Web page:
Larry Culp, General Electric’s chief executive, has defended a potential $46.5m bonus secured in a year when the company laid off thousands of its staff, saying that he had also made sacrifices because of the coronavirus crisis.
Unions had attacked the board’s decision to extend Mr Culp’s contract on new terms, which would unlock the bonus in 2024 if GE’s stock traded above $10 for at least 30 days rather than the original $19 target. A rally in the stock as GE’s performance improved ensured he hit the new goal within a matter of months.
Mr Culp defended his incentives on Tuesday, telling the Financial Times that agreeing to the board’s request to extend his contract in the midst of the pandemic last August “required a bit of soul-searching on my part, given what I’d agreed to initially”.
Mr Culp could receive a bonus of up to $230m if GE’s shares trade above $16.68 for a sustained period, rather than the $31 target in his 2018 contract. They were $11.48 on Tuesday, after strong fourth-quarter results.
“I didn’t take a salary last year once Covid hit. I think we all sacrificed,” he added. “[The board] did not extend to me a bonus for 2020. That contract extension was long term and performance-based. To characterise that as a big cheque I’m taking home at the end of 2020 is at odds with the facts.”
GE has not released details of its executives’ 2020 compensation but in 2019 Mr Culp earned a base salary of $2.5m, a $5.6m annual bonus and a grant of performance share awards that were valued at the time at $15.5m.
Shares in the US industrial conglomerate were up more than 4 per cent in lunchtime trading in New York, close to their level a year ago before GE began to feel the effects of a pandemic that took a particularly heavy toll on its aircraft engines business.
It ended a tumultuous year of lay-offs, debt repayments and restructuring with far stronger cash flow than forecast, boosting investor confidence in Mr Culp’s turnround.
Improving orders in GE’s power and renewable energy division drove industrial free cash flow to almost $4.4bn in the fourth quarter, compared with a target of at least $2.5bn, allowing the company to return to positive cash flow for the full year, 12 months ahead of schedule.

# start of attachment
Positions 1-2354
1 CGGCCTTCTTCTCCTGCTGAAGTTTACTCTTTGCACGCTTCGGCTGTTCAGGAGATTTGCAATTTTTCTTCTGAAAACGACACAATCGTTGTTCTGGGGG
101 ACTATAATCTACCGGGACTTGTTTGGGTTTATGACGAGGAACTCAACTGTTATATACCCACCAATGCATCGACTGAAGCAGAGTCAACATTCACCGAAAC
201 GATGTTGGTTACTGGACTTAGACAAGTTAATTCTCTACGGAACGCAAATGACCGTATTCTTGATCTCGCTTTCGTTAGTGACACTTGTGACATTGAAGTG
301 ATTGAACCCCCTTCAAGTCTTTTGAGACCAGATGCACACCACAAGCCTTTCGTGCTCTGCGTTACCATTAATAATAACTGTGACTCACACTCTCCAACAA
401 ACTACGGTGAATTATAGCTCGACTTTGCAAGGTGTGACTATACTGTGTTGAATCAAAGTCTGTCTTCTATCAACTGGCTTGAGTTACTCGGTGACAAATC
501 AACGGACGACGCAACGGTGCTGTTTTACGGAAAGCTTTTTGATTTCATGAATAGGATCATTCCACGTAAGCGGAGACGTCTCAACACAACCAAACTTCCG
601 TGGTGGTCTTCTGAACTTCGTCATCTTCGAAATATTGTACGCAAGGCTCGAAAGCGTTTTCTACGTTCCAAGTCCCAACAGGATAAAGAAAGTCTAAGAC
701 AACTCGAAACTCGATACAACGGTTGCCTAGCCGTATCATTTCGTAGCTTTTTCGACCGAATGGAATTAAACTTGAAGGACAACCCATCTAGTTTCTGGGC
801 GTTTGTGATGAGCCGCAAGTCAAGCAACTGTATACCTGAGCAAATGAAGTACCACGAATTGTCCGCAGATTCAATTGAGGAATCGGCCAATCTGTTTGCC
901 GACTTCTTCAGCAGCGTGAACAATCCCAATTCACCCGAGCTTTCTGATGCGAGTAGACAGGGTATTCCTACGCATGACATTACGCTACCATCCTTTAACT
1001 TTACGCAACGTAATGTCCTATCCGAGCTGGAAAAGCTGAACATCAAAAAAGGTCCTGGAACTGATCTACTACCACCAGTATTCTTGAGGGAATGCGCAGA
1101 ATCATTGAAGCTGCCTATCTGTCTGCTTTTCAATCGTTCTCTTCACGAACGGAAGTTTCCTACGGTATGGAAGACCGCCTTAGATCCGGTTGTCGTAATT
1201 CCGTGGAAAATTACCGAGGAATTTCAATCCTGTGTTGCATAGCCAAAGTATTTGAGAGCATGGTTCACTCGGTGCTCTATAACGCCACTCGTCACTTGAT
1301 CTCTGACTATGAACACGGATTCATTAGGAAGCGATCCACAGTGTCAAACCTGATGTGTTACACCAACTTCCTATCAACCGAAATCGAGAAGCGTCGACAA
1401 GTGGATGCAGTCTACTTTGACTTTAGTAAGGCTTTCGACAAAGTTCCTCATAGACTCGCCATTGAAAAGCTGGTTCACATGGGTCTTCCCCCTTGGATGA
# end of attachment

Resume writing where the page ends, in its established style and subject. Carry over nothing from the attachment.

“I think we’ve done a tremendous amount to stabilise and de-risk,” Mr Culp told the FT, pointing to the fact the company had cut $16bn from its debt in 2020. “There’s more to do but that’s a lot of financial de-risking. Hopefully the speculation about our potential demise is fading.”
GE’s adjusted earnings for the quarter were down 60 per cent at 8 cents per share, while its preferred measure of industrial organic revenues dropped 14 per cent. Its power, renewable energy and healthcare divisions all reported improved profit margins.
For 2021, the group forecast organic revenue growth “in the low-single-digit range”, an improvement in industrial profit margins of 250 basis points or more and adjusted earnings per share of 15 to 25 cents. Industrial free cash flow should reach $2.5bn to $4.5bn, it said, compared with market expectations of about $3bn.
GE cut more than $2bn from its cost base in 2020 including thousands of job losses in the aviation business, which supplies Boeing and has been hit by the grounding of flights around the world during the pandemic.
Aviation orders were down 40 per cent year-on-year in the fourth quarter but GE said the division had come close to generating positive free cash flow in the period. Its healthcare division, which reported a surge in demand for ventilators and monitors for Covid-19 patients earlier in 2020, was experiencing the return of more normal demand patterns, Mr Culp said.
He added GE had ended the year with an order backlog of $387bn, down 4 per cent year-on-year but heavily skewed towards services, where it makes its highest profit margins.